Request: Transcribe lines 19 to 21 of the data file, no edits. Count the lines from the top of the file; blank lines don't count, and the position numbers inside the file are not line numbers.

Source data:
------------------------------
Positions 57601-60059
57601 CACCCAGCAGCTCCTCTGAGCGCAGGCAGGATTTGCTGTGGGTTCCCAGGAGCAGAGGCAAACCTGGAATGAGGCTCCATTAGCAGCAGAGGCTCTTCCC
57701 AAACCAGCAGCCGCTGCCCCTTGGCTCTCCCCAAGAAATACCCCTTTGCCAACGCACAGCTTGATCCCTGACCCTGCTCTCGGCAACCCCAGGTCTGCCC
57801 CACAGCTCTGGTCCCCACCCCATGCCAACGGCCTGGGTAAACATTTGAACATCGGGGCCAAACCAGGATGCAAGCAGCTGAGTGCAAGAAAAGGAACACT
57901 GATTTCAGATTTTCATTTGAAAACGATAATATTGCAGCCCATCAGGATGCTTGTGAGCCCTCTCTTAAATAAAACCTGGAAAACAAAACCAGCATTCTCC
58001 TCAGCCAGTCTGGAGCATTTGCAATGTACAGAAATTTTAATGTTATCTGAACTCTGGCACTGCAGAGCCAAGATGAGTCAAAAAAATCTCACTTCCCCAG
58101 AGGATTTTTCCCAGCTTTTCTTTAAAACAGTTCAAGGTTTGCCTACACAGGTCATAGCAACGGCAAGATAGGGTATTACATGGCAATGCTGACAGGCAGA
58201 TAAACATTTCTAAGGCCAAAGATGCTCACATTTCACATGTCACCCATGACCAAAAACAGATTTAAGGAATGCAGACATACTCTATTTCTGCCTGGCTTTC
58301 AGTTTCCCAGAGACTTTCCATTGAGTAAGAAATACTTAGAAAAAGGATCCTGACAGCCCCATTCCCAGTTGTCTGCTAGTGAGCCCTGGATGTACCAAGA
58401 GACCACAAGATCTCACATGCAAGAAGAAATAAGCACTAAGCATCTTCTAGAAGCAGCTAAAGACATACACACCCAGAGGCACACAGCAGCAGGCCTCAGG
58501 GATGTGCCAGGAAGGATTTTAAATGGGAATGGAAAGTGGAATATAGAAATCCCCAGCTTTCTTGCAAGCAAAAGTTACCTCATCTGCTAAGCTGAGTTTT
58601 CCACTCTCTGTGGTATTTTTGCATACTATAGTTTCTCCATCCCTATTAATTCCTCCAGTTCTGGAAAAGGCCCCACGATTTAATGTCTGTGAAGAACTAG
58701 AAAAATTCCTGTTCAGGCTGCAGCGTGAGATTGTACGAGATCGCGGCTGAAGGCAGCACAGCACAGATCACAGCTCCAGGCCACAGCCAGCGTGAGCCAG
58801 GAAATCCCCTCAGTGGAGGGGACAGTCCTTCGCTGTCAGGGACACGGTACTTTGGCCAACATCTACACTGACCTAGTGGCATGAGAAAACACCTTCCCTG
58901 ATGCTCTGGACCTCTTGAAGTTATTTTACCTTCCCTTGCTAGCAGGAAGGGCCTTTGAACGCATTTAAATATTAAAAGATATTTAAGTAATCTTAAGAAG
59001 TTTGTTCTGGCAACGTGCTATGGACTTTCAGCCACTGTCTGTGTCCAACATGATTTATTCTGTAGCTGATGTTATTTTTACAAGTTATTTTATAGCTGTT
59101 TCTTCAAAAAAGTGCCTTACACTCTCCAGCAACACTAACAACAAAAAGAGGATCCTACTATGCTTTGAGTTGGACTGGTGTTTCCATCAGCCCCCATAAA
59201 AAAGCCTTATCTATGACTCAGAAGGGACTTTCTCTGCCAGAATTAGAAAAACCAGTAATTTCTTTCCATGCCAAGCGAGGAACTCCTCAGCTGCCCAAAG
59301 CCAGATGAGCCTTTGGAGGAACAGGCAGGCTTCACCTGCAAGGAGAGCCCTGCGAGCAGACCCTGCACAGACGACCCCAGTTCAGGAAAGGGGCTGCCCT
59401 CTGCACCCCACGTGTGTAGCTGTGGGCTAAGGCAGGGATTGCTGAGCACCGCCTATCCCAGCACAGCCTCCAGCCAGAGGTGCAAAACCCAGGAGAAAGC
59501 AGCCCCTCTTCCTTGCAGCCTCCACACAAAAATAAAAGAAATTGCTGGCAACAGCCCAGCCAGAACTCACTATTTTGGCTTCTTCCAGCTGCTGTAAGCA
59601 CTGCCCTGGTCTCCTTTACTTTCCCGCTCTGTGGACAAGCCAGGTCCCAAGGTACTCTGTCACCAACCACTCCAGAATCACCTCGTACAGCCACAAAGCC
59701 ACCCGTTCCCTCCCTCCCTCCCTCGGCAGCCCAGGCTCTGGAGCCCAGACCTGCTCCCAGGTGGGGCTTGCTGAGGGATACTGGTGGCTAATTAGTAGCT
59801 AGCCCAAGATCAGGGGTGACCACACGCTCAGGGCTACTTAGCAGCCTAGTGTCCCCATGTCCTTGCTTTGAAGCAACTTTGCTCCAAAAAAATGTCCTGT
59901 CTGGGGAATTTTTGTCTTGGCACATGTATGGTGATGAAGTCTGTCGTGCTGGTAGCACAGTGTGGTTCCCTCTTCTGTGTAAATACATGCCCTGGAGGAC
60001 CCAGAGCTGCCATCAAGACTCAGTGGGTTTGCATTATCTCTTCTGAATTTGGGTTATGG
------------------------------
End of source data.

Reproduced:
59301 CCAGATGAGCCTTTGGAGGAACAGGCAGGCTTCACCTGCAAGGAGAGCCCTGCGAGCAGACCCTGCACAGACGACCCCAGTTCAGGAAAGGGGCTGCCCT
59401 CTGCACCCCACGTGTGTAGCTGTGGGCTAAGGCAGGGATTGCTGAGCACCGCCTATCCCAGCACAGCCTCCAGCCAGAGGTGCAAAACCCAGGAGAAAGC
59501 AGCCCCTCTTCCTTGCAGCCTCCACACAAAAATAAAAGAAATTGCTGGCAACAGCCCAGCCAGAACTCACTATTTTGGCTTCTTCCAGCTGCTGTAAGCA